The FTC tracks identity theft cases and helps both consumers and law enforcement.

Keep records.

Even if your case is simple, keeping detailed records shows proof of your situation.  Keep copies of:

  • All correspondence or forms you send.
  • A list of anyone you talk to, what you were told, and the date of the conversation.
  • Bank and credit card statements for fraudulent charges
  • Originals of supporting documentation, like police reports and letters to and from creditors; share copies only.  

Finally, clean up the damage.


"Cleaning" by parkjisun from the Noun Project

There are a number of problems that identity theft can cause, and some of these knots can be complicated to untangle. However, a few common goals of all identity theft victims should be:

  • To close unauthorized accounts opened in your name
  • To clear yourself of responsibility for any fraudulent debts or even crimes
  • To correct your credit report and remove fraudulent account history
  • To find out as much information as possible that you can then share with the police and the FTC.

Close accounts and reverse fraudulent charges.

If you do find that you need to correct an error, you may have to go back and forth with customer service. You will need to be your own advocate and never assume that the problem has been taken care of until you have proof. Always have a clear objective for your call (what questions you need answered and what outcomes you are looking to achieve) and keep notes. If the issue is not resolved to your satisfaction, do not be shy about escalating the matter to a supervisor. (Here’s how.) Remain calm and professional but assertive about making this situation right! This is your personal information and your life.

Correct your credit report.

This is where all of the records you have kept will come in handy. You will need to send a dispute letter by certified mail with a return receipt so that you have evidence of what the credit bureau actually received. The dispute letter should explain each item in the credit report you dispute and provide copies of supporting documents. You can find more detail on how to correct these errors at the FTC website.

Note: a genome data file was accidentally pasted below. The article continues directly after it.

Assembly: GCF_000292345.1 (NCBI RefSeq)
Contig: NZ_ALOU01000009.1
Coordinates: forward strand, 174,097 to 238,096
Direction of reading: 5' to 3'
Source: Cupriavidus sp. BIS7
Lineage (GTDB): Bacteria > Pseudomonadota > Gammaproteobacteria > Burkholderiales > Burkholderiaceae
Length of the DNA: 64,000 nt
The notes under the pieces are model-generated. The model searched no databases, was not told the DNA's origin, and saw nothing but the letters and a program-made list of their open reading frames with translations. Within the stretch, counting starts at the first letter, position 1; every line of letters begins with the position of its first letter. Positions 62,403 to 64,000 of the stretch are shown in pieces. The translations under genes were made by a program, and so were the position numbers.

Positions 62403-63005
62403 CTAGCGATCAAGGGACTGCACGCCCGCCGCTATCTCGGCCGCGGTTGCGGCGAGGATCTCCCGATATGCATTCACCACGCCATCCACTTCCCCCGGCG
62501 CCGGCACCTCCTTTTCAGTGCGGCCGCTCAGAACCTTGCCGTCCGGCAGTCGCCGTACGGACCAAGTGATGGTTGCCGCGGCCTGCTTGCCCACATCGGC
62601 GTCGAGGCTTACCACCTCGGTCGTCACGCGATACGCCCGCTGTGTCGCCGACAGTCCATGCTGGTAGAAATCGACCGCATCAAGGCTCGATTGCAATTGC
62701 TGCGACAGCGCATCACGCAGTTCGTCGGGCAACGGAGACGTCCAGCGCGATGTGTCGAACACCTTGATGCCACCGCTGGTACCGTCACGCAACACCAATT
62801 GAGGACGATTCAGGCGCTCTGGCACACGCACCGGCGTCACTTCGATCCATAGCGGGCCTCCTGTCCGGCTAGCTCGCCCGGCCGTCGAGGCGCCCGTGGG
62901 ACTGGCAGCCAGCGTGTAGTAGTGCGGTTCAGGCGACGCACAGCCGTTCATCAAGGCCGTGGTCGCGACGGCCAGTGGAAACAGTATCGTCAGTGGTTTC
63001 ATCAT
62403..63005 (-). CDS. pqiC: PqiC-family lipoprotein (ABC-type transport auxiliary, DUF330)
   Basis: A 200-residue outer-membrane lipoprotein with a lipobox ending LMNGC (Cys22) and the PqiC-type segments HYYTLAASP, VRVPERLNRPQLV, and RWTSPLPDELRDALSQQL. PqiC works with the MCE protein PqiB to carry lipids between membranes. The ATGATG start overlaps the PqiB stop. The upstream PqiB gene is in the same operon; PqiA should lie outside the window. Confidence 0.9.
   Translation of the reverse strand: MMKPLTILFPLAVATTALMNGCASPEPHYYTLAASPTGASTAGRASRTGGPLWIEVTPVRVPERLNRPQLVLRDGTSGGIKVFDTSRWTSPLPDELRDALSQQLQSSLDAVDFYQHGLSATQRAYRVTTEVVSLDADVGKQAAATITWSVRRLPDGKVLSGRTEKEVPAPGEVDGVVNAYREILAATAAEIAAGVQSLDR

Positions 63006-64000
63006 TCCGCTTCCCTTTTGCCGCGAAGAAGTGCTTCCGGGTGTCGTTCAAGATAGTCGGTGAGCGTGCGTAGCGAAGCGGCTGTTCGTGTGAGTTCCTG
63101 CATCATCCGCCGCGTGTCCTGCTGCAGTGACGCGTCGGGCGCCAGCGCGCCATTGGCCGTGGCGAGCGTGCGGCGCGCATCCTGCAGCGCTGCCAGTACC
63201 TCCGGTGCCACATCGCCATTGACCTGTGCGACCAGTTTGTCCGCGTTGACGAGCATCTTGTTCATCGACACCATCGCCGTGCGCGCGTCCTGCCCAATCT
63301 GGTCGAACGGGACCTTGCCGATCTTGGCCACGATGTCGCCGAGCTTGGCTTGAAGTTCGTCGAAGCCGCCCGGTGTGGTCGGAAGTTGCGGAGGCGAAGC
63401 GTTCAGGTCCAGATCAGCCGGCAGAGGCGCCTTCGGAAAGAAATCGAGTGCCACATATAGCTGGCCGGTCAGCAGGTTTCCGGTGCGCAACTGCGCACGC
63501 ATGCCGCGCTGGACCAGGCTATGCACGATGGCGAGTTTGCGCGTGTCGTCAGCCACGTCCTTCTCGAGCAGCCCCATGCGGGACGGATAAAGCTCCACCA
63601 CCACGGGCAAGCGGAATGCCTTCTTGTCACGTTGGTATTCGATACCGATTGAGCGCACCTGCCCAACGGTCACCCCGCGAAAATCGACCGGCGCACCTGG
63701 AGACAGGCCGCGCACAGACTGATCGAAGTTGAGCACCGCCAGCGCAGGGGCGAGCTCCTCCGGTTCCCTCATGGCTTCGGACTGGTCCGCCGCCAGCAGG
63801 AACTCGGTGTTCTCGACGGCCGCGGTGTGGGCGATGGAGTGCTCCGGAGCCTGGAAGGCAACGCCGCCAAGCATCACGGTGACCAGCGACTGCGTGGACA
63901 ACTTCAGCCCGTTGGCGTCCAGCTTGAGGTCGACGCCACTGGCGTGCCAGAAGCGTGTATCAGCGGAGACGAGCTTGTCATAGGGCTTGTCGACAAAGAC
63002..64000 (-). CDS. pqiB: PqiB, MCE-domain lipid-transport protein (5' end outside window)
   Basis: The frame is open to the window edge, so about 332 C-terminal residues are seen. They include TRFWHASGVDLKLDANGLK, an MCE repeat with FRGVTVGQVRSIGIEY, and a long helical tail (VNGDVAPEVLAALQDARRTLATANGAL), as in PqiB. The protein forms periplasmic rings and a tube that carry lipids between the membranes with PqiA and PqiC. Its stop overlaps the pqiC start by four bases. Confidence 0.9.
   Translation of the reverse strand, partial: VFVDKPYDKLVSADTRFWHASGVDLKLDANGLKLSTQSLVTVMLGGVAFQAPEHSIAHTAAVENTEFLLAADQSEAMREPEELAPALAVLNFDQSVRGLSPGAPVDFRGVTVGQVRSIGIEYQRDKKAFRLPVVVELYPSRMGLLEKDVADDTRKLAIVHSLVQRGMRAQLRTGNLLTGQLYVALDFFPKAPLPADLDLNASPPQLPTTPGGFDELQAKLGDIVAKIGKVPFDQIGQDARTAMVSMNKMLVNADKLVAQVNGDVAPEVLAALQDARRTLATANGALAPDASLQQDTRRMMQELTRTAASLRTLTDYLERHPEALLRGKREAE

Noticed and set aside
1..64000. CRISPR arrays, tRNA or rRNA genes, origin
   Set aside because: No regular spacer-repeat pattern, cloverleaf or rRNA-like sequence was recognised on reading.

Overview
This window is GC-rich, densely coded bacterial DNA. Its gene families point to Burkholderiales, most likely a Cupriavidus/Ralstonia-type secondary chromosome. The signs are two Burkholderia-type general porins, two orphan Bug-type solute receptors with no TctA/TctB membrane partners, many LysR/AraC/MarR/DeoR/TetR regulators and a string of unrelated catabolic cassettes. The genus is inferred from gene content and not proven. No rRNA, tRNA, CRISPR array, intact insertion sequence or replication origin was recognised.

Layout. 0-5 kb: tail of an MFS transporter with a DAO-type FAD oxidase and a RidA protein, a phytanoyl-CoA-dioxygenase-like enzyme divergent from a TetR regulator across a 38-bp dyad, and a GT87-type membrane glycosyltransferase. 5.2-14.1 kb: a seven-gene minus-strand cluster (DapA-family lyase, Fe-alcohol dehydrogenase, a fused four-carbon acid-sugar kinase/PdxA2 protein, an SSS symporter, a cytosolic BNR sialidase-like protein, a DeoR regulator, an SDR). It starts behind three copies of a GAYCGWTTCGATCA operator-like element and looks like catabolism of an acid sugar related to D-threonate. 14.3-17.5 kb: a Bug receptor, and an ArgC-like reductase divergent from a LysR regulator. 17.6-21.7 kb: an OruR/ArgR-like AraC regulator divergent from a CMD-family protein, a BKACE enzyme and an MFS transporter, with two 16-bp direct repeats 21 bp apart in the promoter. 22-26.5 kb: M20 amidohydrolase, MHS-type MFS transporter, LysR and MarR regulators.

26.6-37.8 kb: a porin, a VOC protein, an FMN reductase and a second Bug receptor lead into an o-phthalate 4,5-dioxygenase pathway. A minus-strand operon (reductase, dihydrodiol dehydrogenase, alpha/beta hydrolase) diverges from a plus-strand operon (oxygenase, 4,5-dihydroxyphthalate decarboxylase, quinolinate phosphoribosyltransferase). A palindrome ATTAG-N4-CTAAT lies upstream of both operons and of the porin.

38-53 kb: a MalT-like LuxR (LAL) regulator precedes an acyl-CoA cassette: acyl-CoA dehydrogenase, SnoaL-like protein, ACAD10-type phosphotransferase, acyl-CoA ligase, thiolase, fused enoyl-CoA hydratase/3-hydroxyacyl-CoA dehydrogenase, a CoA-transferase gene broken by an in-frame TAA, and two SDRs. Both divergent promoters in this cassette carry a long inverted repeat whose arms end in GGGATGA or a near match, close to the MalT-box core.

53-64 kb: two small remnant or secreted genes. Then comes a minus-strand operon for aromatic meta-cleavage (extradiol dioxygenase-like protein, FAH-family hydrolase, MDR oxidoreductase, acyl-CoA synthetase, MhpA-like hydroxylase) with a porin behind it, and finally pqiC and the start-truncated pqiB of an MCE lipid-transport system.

File a police report.

You'll need to file a police report if you want to extend your fraud alert for seven years and correct records. Make sure to provide the police with copies of your credit reports and communications with creditors.

Monitor for unusual activity.

Many companies offer ongoing credit monitoring services for a fee. Some banks also offer the ability to check your credit score anytime. If your bank does not do this and you prefer not to pay for credit monitoring, you can also do this yourself. Each of the 3 main credit bureaus (Experian, Equifax and TransUnion) allows you to request a free credit report once a year, but you do not have to request all of them at once (though you can). You could stagger them throughout the year to get a sense of whether your report is improving over time. Also make sure to review your bank and credit card statements for any fraudulent transactions.

Picking up the pieces after identity theft can be complicated and frustrating. However at Halpern Financial we are here to help you and help this process go a little smoother by providing the information you need to get your life back!